At The Cluny, Newcastyle, U.K., May 24, 2019

GLEN MATLOCK Featuring EARL SLICK (Live at The Cluny, Newcastyle, U.K., May 24, 2019)
Photo: Mick Burgess

Glen Matlock may be intrinsically linked with the Sex Pistols as the original bassist and co-writer of some of Punk’s most iconic songs but that would be doing a disservice to his subsequent 40 plus years in the business with the likes of the Rich Kids, The International Swingers, The Damned, as a member of Iggy Pop’s band and as a member of the briefly reformed Faces with Ronnie Wood, Kenny Jones and Ian McLagan with Mick Hucknall subbing for an absent Rod Stewart. Not a bad record and that’s not including his own solo work and his albums with The Philistines.

A beautiful sunny day in Newcastle saw Matlock making a long awaited return to the region along with one of Rock’s most fabled sidemen, guitarist Earl Slick, whose credits include several stints with David Bowie stretching from Station To Station and Yong Americans in the 1970s to The Next Day in 2013, to John Lennon’s Double Fantasy opus to name just a couple. If you want a guitarist with the chops and the style, Slick is your man.

Drawing mainly on his recent solo album, Good To Go, Matlock took on acoustic guitar and vocal duties leaving his bass to Jim Lowe while Chris Musto occupied the drum stool and provided the backbone to the Rockabilly of Sexy Beast, the Calypso flavoured Speak To Soon and the dirty Blues of Wanderlust. The more ballad-like Piece Of Work lulled the crowd into a false sense of security prior to Richard Hell’s Blank Generation, a song hailed by Matlock as Punk’s finest moment.

Matlock’s influences came to the fore on a moving tribute to the recently departed Scott Walker on Montague Terrace (In Blue) with Slick providing some smooth harmonies with the E Bow.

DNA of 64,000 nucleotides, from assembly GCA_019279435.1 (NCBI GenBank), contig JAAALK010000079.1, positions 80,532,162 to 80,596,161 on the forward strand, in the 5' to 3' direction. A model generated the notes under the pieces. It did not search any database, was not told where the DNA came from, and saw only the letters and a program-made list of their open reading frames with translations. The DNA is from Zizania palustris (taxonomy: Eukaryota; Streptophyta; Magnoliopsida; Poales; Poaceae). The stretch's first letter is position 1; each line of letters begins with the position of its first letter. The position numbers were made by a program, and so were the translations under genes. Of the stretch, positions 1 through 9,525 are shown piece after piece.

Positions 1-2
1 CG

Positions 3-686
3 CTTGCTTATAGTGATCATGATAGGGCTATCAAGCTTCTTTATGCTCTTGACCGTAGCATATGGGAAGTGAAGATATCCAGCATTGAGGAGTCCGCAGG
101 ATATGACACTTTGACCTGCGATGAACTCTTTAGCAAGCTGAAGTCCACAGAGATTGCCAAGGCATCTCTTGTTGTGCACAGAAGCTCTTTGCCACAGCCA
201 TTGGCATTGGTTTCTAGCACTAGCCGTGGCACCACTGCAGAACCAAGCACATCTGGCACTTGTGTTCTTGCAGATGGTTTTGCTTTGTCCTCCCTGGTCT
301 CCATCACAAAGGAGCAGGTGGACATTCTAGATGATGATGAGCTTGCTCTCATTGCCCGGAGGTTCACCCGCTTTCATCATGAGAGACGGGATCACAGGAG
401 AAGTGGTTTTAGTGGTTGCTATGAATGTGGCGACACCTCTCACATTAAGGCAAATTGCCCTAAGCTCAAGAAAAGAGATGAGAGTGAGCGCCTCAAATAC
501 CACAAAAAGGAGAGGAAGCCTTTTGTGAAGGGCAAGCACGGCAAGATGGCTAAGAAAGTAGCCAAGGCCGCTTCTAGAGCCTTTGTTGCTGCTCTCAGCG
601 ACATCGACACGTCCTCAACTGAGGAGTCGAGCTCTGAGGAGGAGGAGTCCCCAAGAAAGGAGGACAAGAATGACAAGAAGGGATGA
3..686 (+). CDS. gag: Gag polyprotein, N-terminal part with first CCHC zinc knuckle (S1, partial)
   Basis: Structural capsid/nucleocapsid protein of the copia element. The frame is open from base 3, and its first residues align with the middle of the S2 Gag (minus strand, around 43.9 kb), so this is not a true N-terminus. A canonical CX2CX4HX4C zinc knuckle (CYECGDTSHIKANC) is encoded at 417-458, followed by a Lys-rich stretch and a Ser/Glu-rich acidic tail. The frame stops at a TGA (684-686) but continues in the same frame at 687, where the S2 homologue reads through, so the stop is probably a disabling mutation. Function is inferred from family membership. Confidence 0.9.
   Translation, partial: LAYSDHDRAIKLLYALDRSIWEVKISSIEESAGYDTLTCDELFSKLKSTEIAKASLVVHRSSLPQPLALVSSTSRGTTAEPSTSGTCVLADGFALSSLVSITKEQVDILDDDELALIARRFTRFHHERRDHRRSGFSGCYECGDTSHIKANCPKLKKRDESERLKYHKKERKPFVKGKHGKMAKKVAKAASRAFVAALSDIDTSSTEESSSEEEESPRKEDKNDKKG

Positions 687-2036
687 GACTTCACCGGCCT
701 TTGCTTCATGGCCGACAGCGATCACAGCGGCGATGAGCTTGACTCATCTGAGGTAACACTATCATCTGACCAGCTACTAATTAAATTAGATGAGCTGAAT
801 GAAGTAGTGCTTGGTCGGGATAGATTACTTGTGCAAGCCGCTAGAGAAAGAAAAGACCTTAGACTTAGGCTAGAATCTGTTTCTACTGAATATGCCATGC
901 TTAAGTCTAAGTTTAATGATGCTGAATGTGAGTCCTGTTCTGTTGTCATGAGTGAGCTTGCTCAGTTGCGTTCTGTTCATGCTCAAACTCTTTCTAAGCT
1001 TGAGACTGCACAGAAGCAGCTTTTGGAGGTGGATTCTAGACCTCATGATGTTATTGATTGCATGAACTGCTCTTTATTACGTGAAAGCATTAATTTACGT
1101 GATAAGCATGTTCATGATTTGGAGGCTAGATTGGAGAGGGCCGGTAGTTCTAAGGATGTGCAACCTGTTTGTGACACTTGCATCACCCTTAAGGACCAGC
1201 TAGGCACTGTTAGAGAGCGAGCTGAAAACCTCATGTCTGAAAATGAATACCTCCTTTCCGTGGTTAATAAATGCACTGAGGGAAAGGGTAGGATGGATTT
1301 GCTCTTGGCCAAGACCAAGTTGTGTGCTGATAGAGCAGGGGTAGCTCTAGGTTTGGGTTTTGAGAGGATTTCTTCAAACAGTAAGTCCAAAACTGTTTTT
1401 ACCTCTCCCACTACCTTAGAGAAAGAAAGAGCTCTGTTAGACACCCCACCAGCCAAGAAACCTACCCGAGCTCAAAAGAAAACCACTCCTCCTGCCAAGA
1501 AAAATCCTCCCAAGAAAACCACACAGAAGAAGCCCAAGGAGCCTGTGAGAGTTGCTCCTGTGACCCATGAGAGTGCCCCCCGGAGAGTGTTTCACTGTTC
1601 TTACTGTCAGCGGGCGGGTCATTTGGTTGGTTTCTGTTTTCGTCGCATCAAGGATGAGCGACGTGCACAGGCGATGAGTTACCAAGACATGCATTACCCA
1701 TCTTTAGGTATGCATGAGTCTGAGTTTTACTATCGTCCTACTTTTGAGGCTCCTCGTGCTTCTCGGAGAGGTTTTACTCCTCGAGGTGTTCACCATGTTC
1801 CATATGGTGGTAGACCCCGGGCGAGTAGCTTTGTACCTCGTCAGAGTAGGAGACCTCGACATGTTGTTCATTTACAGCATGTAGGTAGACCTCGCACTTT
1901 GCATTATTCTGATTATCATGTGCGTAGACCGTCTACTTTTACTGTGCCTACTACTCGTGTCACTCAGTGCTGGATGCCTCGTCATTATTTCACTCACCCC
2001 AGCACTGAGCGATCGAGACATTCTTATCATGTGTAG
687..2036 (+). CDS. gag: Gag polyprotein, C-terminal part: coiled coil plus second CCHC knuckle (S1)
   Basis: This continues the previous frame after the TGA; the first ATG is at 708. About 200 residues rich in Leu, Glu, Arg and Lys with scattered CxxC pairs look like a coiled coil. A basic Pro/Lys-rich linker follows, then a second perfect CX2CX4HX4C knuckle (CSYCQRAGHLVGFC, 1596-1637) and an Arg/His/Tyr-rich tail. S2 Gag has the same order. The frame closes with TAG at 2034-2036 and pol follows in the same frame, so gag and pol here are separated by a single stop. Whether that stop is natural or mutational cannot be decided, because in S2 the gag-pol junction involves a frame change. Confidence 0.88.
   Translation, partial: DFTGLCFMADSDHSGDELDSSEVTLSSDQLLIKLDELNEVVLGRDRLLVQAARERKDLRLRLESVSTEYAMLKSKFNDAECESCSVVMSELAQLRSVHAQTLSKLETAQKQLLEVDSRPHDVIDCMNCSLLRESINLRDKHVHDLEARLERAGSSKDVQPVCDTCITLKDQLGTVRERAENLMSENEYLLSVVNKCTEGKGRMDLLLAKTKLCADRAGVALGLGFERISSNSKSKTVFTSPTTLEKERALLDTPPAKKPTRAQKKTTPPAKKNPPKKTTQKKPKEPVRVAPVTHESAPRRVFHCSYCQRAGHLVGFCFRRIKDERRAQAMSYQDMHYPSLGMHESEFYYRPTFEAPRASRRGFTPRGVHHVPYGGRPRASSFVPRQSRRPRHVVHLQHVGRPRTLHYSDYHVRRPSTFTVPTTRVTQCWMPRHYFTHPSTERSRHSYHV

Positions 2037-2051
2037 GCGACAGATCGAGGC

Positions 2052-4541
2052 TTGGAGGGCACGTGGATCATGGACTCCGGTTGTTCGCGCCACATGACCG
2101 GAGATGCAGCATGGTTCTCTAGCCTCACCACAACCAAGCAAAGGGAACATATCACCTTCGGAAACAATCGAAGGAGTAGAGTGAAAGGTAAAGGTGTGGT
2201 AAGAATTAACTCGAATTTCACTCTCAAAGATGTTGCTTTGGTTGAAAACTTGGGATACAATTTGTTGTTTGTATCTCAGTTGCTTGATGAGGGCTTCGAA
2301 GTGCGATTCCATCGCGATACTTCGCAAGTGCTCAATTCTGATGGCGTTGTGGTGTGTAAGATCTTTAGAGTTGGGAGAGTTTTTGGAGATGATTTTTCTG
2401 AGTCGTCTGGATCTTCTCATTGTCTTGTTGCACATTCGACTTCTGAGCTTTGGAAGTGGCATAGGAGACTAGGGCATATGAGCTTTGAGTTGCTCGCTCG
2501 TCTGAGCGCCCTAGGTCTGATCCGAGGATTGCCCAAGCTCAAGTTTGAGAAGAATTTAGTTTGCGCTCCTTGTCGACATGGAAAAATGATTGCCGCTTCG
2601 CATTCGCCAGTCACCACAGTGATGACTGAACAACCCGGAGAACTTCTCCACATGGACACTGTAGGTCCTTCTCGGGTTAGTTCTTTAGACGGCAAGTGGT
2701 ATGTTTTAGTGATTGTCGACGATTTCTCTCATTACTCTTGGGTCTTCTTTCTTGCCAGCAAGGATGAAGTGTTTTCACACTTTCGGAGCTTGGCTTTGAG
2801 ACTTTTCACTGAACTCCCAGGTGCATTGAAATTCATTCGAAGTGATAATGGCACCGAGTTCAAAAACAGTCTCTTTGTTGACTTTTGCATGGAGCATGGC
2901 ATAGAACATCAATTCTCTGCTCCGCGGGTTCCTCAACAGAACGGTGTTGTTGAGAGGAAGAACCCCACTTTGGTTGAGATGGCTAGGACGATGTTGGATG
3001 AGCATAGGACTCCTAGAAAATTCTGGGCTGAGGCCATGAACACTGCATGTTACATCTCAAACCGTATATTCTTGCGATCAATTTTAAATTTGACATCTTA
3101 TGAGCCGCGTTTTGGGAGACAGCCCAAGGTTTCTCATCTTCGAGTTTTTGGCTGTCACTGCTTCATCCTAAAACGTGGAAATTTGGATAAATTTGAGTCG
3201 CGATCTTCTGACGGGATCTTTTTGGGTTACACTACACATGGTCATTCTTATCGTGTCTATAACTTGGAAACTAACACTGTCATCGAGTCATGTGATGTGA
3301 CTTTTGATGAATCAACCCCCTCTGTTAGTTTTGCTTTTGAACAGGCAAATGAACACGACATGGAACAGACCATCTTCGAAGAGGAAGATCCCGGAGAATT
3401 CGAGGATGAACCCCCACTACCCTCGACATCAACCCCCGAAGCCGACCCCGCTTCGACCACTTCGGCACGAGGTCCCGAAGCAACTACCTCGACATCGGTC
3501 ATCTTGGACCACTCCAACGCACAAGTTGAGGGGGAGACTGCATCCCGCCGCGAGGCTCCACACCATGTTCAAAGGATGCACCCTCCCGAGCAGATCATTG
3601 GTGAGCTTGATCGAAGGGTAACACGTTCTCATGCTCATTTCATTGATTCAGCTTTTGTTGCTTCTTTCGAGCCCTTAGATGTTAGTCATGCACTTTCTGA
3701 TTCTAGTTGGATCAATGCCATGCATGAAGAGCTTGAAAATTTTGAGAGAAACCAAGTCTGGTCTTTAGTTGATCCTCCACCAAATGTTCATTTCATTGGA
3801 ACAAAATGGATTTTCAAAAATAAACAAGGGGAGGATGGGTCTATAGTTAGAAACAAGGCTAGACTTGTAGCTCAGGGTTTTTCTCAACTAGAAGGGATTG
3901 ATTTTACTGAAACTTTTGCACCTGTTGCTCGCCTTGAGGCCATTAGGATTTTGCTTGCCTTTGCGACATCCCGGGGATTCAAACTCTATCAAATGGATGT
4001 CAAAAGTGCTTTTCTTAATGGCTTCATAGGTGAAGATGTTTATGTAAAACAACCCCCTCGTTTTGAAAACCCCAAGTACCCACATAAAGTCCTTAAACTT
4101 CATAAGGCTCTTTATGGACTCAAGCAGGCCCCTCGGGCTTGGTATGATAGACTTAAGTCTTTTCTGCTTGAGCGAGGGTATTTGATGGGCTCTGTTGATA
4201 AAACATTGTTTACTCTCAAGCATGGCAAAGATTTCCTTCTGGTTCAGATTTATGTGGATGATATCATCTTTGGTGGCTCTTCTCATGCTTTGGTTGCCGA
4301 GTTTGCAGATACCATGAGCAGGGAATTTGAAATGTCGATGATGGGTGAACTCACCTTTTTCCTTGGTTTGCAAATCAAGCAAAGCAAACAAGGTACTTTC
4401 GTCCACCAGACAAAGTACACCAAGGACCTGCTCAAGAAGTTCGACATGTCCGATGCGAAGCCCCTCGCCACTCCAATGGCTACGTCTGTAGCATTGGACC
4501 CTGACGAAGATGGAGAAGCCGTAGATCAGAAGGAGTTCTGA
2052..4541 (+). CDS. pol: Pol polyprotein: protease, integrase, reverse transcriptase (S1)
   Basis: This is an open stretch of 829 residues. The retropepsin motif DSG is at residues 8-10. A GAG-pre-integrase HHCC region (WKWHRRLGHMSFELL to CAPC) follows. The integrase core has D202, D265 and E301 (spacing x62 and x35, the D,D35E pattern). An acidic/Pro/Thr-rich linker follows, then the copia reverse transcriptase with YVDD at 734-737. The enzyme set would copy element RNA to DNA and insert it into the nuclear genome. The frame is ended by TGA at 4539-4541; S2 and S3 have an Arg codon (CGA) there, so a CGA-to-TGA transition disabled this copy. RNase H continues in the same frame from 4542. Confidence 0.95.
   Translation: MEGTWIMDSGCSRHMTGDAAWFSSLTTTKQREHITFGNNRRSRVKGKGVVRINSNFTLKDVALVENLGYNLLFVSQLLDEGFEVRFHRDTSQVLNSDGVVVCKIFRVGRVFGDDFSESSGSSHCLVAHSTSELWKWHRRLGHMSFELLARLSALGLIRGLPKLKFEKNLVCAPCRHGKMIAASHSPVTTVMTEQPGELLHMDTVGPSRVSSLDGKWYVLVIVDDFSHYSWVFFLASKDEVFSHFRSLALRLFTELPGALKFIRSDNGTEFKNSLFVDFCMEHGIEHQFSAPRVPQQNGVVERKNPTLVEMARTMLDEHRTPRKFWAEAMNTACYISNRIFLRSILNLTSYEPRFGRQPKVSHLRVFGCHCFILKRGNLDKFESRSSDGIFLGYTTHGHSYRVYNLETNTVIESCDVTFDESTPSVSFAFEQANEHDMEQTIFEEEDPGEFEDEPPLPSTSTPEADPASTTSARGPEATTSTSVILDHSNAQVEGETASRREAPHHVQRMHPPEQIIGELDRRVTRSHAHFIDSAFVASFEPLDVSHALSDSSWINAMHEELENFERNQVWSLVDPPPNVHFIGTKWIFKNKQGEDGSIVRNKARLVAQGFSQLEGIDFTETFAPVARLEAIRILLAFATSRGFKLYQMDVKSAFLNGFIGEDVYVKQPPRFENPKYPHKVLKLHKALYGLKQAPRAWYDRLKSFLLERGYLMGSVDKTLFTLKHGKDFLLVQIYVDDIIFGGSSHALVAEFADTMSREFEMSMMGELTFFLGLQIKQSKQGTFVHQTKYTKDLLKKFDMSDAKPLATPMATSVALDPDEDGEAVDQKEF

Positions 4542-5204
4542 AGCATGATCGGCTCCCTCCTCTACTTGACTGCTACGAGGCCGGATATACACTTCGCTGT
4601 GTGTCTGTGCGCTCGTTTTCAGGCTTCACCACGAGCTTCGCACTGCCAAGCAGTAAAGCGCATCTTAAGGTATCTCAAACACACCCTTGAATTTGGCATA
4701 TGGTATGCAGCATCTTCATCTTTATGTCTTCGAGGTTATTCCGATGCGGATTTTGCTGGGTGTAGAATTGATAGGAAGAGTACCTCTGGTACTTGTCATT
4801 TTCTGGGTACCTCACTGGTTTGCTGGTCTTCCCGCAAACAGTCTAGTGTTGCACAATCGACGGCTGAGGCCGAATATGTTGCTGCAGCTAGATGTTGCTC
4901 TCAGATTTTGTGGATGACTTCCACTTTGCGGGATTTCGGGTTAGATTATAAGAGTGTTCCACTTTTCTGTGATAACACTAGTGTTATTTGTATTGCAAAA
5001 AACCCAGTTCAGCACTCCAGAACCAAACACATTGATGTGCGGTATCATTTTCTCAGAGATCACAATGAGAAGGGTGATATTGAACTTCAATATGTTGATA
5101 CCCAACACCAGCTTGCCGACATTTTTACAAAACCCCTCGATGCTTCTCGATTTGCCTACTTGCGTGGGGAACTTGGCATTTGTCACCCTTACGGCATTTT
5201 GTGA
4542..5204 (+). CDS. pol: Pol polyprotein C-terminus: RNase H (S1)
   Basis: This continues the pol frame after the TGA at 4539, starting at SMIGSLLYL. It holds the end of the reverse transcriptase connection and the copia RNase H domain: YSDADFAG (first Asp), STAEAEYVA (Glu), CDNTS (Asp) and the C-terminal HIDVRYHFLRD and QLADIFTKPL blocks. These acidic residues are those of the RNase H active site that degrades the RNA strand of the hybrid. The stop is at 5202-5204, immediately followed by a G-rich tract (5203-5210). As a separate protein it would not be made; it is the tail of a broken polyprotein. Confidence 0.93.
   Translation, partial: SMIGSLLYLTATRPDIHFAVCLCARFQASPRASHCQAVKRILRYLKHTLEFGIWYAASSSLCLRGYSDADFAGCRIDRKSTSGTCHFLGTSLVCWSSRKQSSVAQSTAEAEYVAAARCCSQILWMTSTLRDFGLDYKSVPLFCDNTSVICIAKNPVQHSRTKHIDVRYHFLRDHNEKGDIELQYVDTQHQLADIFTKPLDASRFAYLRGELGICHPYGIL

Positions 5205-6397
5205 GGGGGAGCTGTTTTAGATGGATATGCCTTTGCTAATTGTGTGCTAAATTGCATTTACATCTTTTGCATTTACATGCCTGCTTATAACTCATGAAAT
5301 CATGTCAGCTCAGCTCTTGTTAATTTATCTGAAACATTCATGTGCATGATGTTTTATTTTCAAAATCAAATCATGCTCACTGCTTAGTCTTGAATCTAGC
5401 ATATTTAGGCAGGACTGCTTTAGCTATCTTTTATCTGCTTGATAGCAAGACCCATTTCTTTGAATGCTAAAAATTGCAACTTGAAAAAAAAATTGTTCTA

It was easy to see why Slick has become such a coveted guitarist by some of Rocks biggest names and surely must be one of the coolest cats on the block with his shades, tilted hat and flowing scarves and with an intricate, fluid style and some of the dirtiest Blues riffs around, Slick was the complete package.

Born Running, with its pumping riff and infectious chorus is as good as anything in Matlock’s catalogue but of course he couldn’t go without at least one song by THAT band and he duly obliged with a thumping Pretty Vacant before closing the show with a nod to one of his earliest influences, All Or Nothing by the Small Faces.

Review and Photos By Mick Burgess


  • Mick Burgess

    Mick is a reviewer and photographer here at Metal Express Radio, based in the North-East of England. He first fell in love with music after hearing Jeff Wayne's spectacular The War of the Worlds in the cold winter of 1978. Then in the summer of '79 he discovered a copy of Kiss Alive II amongst his sister’s record collection, which literally blew him away! He then quickly found Van Halen I and Rainbow's Down To Earth, and he was well on the way to being rescued from Top 40 radio hell!   Over the ensuing years, he's enjoyed the Classic Rock music of Rush, Blue Oyster Cult, and Deep Purple; the AOR of Journey and Foreigner; the Pomp of Styx and Kansas; the Progressive Metal of Dream Theater, Queensrÿche, and Symphony X; the Goth Metal of Nightwish, Within Temptation, and Epica, and a whole host of other great bands that are too numerous to mention. When he's not listening to music, he watches Sunderland lose more football (soccer) matches than they win, and occasionally, if he has to, he goes to work as a property lawyer.

    View all posts

Be the first to comment

Leave a Reply

Your email address will not be published.


This site is protected by reCAPTCHA and the Google Privacy Policy and Terms of Service apply.

The reCAPTCHA verification period has expired. Please reload the page.